Content as a Commodity
My hope is that you'll think about the headline when you read this commentary's last sentence; both represent a simple concept. Creatively you're just another face in the crowd, and that crowd grew - fast - when the internet went mainstream.
What follows is for the up-and-comer, anyone trying to build a fan base. It doesn't matter if you produce songs or radio programs.
Professional broadcasters and major artists not worried about building name recognition belittle the benefits of online exposure. Broadcaster revenue reports show the old way is less appealing to advertisers. Major artists complain how they should be paid more for airplay across media that they, initially, were begging to receive.
"Does anyone truly believe that the absence of what they produce will make or break their respective industry - that they are that good?"
Millions of people have tried their hand at starting a radio station or attempting to distribute music, online.
We repeatedly see proclamations of "the best mix of music" and "...our new song has a killer sound...." Comments come from programmers and artists telling of the great content found in whatever it is they produce. Unspoken is how little response is received, and within that "unspoken" is how few people are discussing audio as a commodity. Few view what they produce as another kernel of corn in their respective audio silo.
The value of your audio is related to: 1) your ability to get other people talking about it; and 2) whether your song/programming is found.
Content is a commodity, which Dictionary.com defines as "something of use, advantage, or value." It also contains this: "...an article of trade or commerce, especially a product as distinguished from a service." By either definition, a song or radio program fits. Where argument comes is in establishing "value."
What online radio and music content producers fail at is determining the initial value of their kernel in today's audio silo. Zero.
Does anyone truly believe that the absence of what they produce will make or break their respective industry - that they are that
I've had the good fortune to produce radio programming at a time when our competition was one similarly-formatted station in town. It's hard to lose when your competition is one other audio source.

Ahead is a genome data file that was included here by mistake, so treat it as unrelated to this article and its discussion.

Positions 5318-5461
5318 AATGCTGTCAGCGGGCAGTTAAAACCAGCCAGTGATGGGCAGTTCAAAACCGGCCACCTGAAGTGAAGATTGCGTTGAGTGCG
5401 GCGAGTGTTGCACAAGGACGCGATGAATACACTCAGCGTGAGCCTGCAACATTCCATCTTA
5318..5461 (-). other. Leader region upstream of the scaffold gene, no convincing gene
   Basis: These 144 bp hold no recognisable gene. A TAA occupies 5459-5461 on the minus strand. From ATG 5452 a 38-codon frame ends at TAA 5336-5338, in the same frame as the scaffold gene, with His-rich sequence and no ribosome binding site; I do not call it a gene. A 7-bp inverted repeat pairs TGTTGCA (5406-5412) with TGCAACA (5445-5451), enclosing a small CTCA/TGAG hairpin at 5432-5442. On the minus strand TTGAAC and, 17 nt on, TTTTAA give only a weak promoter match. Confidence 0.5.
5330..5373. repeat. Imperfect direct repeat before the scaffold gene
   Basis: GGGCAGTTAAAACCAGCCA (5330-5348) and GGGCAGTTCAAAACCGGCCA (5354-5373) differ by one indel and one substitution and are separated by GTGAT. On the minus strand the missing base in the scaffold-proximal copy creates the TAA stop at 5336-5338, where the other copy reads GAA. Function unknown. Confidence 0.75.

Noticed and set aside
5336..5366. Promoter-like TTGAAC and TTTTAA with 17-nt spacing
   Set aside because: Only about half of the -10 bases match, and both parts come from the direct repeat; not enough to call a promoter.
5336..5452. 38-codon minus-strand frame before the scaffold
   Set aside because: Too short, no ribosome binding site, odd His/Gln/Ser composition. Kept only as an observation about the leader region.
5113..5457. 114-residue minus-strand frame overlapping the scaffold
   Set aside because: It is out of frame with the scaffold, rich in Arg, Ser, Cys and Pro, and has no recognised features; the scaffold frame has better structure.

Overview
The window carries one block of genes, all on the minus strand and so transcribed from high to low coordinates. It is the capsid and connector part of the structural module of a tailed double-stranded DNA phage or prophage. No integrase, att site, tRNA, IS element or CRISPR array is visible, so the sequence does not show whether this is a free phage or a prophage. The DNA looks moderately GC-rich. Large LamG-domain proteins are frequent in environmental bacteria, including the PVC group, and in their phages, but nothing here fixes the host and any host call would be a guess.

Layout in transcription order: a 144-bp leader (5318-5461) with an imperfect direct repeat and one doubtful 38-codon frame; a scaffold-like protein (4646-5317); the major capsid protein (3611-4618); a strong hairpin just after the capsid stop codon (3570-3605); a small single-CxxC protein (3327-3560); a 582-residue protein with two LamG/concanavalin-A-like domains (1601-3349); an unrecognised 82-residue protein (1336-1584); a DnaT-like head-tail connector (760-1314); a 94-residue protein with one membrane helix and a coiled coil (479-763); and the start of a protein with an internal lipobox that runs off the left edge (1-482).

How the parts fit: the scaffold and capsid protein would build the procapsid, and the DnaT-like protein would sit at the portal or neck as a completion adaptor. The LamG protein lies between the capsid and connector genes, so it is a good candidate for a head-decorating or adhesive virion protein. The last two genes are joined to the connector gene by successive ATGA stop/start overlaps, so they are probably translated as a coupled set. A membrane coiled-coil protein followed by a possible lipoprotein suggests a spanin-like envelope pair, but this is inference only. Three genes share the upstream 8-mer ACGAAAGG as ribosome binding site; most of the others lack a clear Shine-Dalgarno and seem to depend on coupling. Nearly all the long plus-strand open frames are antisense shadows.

There was a period where I produced nearly all content on the Cleveland Indians and Cleveland Browns Radio Networks. Back then these audio programs sat in their own silo. Each kernel of sound was far more valuable because there was no similar audio available.
How times change. Today, within seconds, I can draw from thousands of radio stations, letting a search engine whittle my choice to a few stations which will mostly come from out of my market. Music comes from a pool of millions of songs, selected by a logical progression of facts gathered through the tracking of my listening.
As for sports: Try finding any radio station, broadcast or online, which consistently produces feature-length audio programs. You'll count those on one hand, despite huge numbers of sports-oriented audio outlets. (An example of this is "The Illumination of Baseball
," a half-hour radio program discussing the lighting of baseball fields. I wrote, voiced and produced it in 1993.)
When what we produce is not worth as much as it was yesterday, it's not something we like to dwell on. When competition magnifies in ways that appear insurmountable, it's easier to simply disregard.
Today consumers and advertisers have access to more multiples of sound than we could imagine just a decade ago. Many people do not focus on it, but you should consider how it devalues current songs or programming, and then create ancillary revenue streams for yourself.
Picture your kernel of contributed audio as it sits in its silo and bear this in mind: Because of the internet, your silo has no height limit; to advertiser and audience, there's a near limitless supply of audio content suppliers.
Content as a commodity. To compete in today's market, your thinking about the value
of creative audio products needs to change.
Today's indie introduction is to...
When an artist has the power to please they should be given a chance to be heard.
Give Jordana Talsky's "Canteloupe Coffee Blues" a listen
Add it to your playlist, free!